His misinterpretation of these passages comes from his faulty understanding of what Origen means by “prayer”. When one quotes him out of context, one's case might seem convincing—but reading On Prayer in its entirety shows that Origen means by prayer worship, asking forgiveness, and contemplation in order to achieve divine union (anyone with a passing familiarity of Origen’s Neoplatonist influences would know this). Origin even states all these things explicitly--and so it makes sense that Origen would restrict “prayer” to God alone. But don't take my word for it:

"It [Origen’s On Prayer] is the first clear and thoroughgoing exposition, within the Christian tradition, of prayer as the contemplation of God rather than as a means of achieving material benefits." –J.W. Trigg

Prayer as worship

“In the beginning and opening of prayer, glory is to be ascribed according to one's ability to God, through Christ who is to be glorified with Him, and in the Holy Spirit who is to be proclaimed with Him.” On Prayer XX

Prayer as Asking Forgiveness
“Moreover, one must know that kneeling is necessary when he is about to arraign his personal sins against God with supplication for their healing and forgiveness, because it is a symbol of submission and subjection.” On Prayer XX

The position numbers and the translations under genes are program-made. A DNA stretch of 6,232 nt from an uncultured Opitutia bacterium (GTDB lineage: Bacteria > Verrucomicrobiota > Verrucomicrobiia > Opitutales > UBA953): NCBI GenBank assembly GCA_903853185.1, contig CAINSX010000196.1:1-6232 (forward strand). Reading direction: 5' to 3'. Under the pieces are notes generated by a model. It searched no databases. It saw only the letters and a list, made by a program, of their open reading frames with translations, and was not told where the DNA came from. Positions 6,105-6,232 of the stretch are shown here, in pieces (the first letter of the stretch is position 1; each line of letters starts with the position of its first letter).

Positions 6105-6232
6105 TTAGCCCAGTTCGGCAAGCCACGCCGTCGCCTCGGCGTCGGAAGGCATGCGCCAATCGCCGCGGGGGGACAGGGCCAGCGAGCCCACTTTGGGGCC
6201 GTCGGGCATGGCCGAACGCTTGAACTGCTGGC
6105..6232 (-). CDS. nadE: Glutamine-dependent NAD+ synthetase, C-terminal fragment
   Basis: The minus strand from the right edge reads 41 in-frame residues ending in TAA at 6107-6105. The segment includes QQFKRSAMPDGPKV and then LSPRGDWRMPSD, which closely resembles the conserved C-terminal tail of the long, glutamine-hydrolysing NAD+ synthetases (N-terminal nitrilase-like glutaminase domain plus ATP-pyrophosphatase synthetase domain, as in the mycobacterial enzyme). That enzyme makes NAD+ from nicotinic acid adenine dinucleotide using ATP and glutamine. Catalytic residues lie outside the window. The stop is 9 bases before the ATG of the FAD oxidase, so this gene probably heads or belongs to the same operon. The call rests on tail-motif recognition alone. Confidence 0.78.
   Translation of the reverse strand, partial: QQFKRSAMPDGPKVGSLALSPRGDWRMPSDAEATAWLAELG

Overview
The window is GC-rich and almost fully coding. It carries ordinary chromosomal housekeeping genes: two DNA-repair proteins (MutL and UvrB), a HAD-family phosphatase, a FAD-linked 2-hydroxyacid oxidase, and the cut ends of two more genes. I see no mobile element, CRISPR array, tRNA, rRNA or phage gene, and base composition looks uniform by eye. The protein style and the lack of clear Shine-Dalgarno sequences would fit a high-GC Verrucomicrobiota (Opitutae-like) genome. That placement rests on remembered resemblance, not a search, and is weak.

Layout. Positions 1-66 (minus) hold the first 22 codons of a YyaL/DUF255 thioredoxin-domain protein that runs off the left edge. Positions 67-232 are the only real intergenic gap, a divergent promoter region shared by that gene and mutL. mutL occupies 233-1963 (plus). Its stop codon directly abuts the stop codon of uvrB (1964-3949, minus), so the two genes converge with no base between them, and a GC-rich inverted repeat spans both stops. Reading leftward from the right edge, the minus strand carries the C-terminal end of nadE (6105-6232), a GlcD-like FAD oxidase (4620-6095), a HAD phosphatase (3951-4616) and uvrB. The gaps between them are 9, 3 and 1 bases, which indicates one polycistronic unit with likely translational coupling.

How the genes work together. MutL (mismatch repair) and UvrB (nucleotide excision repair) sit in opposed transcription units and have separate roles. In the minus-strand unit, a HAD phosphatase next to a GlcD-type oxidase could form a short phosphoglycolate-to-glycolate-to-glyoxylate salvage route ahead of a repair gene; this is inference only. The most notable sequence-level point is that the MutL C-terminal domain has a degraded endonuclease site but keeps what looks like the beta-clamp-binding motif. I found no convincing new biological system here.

Prayer as Contemplation
“Pray then in this way:…to have communion with God.” On Prayer XII

“He ought thus to enter upon prayer with his soul, as it were, extended before his hands, and his mind intent on God before his eyes, and his intellect raised from earth and set toward the Lord of All before his body stands.” On Prayer XX

“[H]e who prays to obtain a word of knowledge and a word of wisdom will with propriety pray for them continually with the prospect of continually receiving fuller contemplations of wisdom and knowledge through being heard, although his knowledge of such things as he may be able in the present to receive is partial, whereas the perfect that annuls the partial shall then be manifested when the mind confronts its objects face to face without sensation.” On Prayer XV (Classic formulation of neoplatonic contemplative prayer)

These are only a few examples. I encourage anyone here to read Chapter XX—Formalities of Prayer, in which Origen gives precise instructions on how one ought to pray, and in what prayer consists. In fact, read the entire work! It very clearly sets forth a type of prayer that involves worship, asking forgiveness, and contemplation. None of these is relevant to requesting the saints’ intercession, since any Catholic will readily acknowledge that we do not worship, ask forgiveness from, or contemplate the saints. These are reserved for God alone, and Origen rightly notes that.


Jason then claims I’ve ignored his comments on Contra Celsum. One can hardly be accused of ignoring a comment one hasn’t even yet read.

Celsus criticizes Christians for their neglect of such practices, and Origen defends that Christian neglect. "Away with Celsus' advice when he says that 'we ought to pray to demons'. We ought not to pay the slightest attention to it. We ought to pray to the supreme God alone" (8:26).